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USA 1971
Directed by
Peter Bogdanovich
118 minutes
Rated M

Reviewed by
Bernard Hemingway
4.5 stars

The Last Picture Show

Peter Bogdanovich's film is a bleakly resonant portrayal of the dying days of Anarene, a small rural town in Southern Texas in the early1950's. It is beautifully photographed in high contrast black-and-white by Robert Surtees with spot-on production and costume design by Polly Platt and flawless art direction by Walter Scott Herndon. The film-literate Bogdanovich clearly studied closely Martin Ritt’s 1963 black and white classic, Hud, which was adapted from a novel by Larry McMurtry who also wrote the novel on which this film was based, and who shared the screenwriting credits with Bogdanovich. The result is a perfect match of style and substance.

We see this largely through the character of Sonny (Timothy Bottoms), in his last year of high school and a diffident young man with low expectations. He is in awe of his good-looking best friend, Duane (Jeff Bridges) whose girlfriend Jaycee (Cybil Shepherd) is the prettiest girl in town. The bulk of the narrative is a kind of coming-of-age story of how he loses that awe and most if not all of his illusions with it.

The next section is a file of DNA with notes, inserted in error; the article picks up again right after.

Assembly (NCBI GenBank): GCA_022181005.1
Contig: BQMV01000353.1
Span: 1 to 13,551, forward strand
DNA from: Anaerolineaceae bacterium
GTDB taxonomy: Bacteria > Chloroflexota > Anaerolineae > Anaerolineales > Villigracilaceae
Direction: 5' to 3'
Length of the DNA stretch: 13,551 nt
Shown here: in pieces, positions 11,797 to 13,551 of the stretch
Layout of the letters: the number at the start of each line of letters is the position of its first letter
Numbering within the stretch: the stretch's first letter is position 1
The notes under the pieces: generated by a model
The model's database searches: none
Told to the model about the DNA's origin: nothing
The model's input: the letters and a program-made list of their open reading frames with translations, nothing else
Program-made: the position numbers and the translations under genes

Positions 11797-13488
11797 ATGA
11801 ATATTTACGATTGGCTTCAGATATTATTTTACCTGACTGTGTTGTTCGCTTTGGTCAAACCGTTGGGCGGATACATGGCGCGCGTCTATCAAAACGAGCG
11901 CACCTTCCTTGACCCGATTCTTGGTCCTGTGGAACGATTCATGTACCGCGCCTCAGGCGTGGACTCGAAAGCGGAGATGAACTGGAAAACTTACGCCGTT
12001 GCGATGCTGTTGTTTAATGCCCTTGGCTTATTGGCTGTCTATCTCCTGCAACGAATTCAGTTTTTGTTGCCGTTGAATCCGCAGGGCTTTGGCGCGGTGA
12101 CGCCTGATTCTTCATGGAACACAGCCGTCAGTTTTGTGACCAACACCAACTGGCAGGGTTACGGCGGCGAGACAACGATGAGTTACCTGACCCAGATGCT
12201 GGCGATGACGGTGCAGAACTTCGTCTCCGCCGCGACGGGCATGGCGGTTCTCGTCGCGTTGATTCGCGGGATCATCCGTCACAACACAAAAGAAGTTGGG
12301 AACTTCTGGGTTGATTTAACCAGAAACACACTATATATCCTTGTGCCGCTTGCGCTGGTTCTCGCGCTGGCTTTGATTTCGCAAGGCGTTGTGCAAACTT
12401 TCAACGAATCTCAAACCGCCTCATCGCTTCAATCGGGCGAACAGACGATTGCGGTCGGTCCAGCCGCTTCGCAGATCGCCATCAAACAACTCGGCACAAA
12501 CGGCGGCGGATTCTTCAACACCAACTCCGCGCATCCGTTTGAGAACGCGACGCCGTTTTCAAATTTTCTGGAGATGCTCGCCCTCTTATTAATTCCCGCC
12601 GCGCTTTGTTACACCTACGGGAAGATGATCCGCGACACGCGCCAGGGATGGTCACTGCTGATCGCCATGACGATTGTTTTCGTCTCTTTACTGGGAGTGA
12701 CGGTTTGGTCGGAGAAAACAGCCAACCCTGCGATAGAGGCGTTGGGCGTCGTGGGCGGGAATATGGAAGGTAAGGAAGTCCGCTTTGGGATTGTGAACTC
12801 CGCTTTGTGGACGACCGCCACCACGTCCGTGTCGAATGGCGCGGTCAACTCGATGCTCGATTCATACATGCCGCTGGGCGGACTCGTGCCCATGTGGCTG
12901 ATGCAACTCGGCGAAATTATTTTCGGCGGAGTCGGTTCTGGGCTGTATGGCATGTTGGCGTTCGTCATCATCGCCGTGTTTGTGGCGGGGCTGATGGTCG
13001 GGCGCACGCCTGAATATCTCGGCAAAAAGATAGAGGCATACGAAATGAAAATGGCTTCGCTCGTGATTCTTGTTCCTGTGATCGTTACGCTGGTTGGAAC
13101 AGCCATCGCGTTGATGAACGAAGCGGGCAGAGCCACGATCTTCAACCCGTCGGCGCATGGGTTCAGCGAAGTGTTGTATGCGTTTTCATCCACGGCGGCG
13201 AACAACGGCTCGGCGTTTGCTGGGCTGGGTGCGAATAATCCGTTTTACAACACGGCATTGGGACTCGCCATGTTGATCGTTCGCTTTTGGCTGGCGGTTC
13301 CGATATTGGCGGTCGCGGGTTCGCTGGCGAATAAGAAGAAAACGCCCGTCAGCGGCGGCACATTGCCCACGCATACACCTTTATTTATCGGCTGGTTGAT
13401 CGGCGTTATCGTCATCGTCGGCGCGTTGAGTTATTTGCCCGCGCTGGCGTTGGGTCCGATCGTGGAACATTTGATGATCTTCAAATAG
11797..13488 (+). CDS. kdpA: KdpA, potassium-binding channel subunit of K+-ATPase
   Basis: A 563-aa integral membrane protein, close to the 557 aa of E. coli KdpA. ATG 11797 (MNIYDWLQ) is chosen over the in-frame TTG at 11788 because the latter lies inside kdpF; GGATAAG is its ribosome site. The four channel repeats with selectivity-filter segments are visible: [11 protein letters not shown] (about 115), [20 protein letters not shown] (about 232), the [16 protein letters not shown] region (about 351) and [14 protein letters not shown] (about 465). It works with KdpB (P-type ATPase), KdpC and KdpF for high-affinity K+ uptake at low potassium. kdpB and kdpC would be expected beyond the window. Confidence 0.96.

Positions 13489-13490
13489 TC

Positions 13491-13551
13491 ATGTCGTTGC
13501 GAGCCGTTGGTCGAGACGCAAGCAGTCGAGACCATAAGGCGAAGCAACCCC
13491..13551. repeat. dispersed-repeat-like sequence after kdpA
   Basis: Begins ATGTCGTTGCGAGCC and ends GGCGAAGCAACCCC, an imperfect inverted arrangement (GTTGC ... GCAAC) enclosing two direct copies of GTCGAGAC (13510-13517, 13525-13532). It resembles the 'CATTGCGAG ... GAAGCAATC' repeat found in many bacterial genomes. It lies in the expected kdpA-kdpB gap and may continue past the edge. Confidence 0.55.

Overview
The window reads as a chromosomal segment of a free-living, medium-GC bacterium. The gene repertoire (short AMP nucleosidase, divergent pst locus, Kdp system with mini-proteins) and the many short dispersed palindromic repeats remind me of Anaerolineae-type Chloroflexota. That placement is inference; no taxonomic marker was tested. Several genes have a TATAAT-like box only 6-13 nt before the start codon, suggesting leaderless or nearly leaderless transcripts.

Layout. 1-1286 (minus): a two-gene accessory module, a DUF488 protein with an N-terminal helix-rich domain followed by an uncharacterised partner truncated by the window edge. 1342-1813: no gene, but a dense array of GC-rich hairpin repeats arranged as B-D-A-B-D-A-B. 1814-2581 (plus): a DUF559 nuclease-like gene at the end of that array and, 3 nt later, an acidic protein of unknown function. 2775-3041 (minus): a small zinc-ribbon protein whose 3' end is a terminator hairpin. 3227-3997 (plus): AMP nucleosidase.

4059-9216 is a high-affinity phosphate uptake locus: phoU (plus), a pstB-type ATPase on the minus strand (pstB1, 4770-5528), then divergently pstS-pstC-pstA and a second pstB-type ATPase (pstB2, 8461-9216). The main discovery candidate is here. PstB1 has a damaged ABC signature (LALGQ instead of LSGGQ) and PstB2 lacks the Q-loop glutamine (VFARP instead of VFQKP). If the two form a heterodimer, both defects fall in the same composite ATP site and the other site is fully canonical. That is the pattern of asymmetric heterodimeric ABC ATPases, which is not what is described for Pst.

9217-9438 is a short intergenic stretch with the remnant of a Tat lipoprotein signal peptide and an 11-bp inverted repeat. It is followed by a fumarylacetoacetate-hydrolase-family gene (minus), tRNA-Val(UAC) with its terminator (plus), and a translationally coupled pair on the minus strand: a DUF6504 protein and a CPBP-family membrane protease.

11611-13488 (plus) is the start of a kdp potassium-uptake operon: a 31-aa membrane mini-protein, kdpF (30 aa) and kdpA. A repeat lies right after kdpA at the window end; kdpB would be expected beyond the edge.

The film maintains a steadfastly observational approach, not attempting to attain any dramatic highs and lows in what is a really series of loosely connected vignettes in which the characters segue from one permutation to another, only forming an emotionally-meaningful bond at the film's end.The cast which also includes a poignant Cloris Leachman as a vulnerable older woman with whom Sonny sows his not-so-wild oats and Ellen Burstyn as Jaycee's bored and flirtatious mother is compelling although Randy Quaid's gormless rich kid appears a bit forced.

A one-time Roger Cormon apprentice and a former film journalist, Bogdanovich appeared briefly to be an American Truffaut but his career was a slow and bumpy decline from here, a good deal of his energy going into trying (unsuccessfully) to make a major star of Shepherd, for whom he left Platt. Given the film's qualitative distance from Bogdanovich's previous effort, his 1968 debut,Targets, not to mention his subsequent career including a less-than-stellar 1990 colour sequel to this film, Texasville, there may be some substance to the allegations that the real genius behind the film was Platt.

The Last Picture Show is less an elegy for the past than its reliquary, the present of the film's narrative being for us always the past. 




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